It may seem gluttonous to indulge in a pasta dish that combines not only bacon and chicken but also a double dose of Gruyere and Parmesan cheese at lunchtime. But this is too good to pass up. The popular Warehouse District restaurant gives traditional mac and cheese an upscale twist, using orecchiette pasta and a layer of crunchy bread crumbs to add to the nutty flavors coming from the stronger, potent cheeses. And the rich dish comes overflowing on your plate, so you can either stuff yourself silly or box it up for more devilish delight later. Budget-friendly and comforting all at once. That doesn’t seem like a sin to us.
Atlantic Salmon BLT Pier W 12700 Lake Ave., Lakewood (216) 228-2250 pierw.com
Pier W is the kind of place that provides an experience as much as it does a meal. Both are excellent. Offering an unrivaled view of Lake Erie and downtown, the restaurant draws both special-occasion diners and coat-and-tie regulars. It also has the entree prices to match. But Pier W’s bar menu offers a way to sample the legendary seafood place for a fraction of the price. We like the Atlantic Salmon BLT: fresh, medium-cooked salmon topped with crunchy bacon strips, a thick slice of tomato, lettuce and house-made mayo. It’s served open-face style with a side of french fries and probably best tackled with a knife and fork. Drop by early (4 to 7 p.m. Sunday through Friday) and select bar menu items are half-price.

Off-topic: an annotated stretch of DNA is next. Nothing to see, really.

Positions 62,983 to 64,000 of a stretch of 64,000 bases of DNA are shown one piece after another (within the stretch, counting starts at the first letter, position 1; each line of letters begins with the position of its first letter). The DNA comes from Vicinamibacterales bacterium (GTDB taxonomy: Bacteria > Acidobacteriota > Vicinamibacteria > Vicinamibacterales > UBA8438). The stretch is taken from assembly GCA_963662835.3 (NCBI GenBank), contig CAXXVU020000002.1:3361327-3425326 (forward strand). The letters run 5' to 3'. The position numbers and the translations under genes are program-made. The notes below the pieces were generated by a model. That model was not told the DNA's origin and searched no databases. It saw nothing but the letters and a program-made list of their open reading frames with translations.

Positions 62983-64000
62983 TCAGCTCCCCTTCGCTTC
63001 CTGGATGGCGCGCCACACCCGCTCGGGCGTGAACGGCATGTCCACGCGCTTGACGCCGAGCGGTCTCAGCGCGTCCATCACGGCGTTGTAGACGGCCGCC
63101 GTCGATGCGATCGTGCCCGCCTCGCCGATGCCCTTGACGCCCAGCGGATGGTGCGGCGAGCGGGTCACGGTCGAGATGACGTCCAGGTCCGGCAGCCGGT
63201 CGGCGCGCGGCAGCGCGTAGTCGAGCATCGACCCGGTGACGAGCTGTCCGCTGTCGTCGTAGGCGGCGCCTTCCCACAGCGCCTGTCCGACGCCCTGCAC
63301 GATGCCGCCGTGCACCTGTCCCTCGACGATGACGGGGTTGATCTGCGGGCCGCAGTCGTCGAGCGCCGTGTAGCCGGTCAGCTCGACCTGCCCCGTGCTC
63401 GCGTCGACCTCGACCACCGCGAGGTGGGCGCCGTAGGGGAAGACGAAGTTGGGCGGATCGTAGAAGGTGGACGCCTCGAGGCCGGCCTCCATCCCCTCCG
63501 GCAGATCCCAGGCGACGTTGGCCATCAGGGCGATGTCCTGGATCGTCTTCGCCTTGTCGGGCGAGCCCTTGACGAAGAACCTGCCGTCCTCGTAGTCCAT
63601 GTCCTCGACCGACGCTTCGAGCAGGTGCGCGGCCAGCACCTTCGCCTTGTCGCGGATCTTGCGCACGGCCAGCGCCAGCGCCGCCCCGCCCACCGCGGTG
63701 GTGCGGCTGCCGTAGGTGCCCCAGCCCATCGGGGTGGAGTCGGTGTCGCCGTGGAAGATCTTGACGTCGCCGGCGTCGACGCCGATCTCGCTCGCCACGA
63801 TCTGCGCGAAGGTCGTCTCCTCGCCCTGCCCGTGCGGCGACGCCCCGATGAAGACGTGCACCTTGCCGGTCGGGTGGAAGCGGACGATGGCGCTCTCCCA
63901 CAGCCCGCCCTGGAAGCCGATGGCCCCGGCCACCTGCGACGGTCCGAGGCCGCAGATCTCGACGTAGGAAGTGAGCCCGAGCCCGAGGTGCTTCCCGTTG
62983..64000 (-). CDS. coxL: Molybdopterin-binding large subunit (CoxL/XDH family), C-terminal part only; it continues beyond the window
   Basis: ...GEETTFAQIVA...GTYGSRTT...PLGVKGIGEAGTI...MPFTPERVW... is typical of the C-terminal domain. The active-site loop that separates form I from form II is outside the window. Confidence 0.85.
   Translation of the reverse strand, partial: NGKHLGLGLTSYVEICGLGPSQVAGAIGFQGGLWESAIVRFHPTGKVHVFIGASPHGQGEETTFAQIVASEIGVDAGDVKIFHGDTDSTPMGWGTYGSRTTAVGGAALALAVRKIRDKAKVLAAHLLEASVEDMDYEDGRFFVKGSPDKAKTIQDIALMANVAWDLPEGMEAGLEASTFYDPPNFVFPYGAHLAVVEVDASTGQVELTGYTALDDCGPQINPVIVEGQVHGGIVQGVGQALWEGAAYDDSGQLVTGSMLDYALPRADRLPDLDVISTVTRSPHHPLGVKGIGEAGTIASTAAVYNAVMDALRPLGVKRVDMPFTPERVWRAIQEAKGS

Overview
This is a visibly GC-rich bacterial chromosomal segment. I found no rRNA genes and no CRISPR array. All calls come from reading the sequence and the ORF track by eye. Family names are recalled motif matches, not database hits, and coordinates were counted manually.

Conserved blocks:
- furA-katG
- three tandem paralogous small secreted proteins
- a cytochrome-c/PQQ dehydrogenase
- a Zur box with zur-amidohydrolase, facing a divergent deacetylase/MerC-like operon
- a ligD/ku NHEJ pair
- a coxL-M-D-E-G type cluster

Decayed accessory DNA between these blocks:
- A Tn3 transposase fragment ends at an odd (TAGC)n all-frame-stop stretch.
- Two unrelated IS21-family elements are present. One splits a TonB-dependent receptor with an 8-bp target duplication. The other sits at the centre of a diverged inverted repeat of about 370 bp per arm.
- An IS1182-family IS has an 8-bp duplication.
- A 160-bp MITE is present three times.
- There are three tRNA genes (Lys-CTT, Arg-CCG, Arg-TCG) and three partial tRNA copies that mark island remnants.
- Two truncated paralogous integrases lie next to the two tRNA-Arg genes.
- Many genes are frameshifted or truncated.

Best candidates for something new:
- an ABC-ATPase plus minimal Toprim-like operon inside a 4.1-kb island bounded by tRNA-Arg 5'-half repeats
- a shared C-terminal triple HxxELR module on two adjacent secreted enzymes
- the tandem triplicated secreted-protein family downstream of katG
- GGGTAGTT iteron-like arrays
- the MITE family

The döner at Anatolia Café, Cleveland Heights’ Turkish restaurant, spreads across the plate like a vast landscape: Piles of shaved lamb make up more than half of the dish and push the scoop of rice and mixed seasonal vegetables practically off the edge. The döner’s skewer-roasted lamb will remind some diners of shwarma and others of gyro meat. What really makes the dish a bargain at $12.99 (eat-in or carryout) is that you cannot eat it all in one sitting. No matter how carnivorous, how famished you are, it doesn’t matter. No matter how much you love the tang of shwarma-style lamb — the döner is two meals. Somewhere near the halfway point of your dinner, it’ll hit you, and you’ll plead for a to-go container.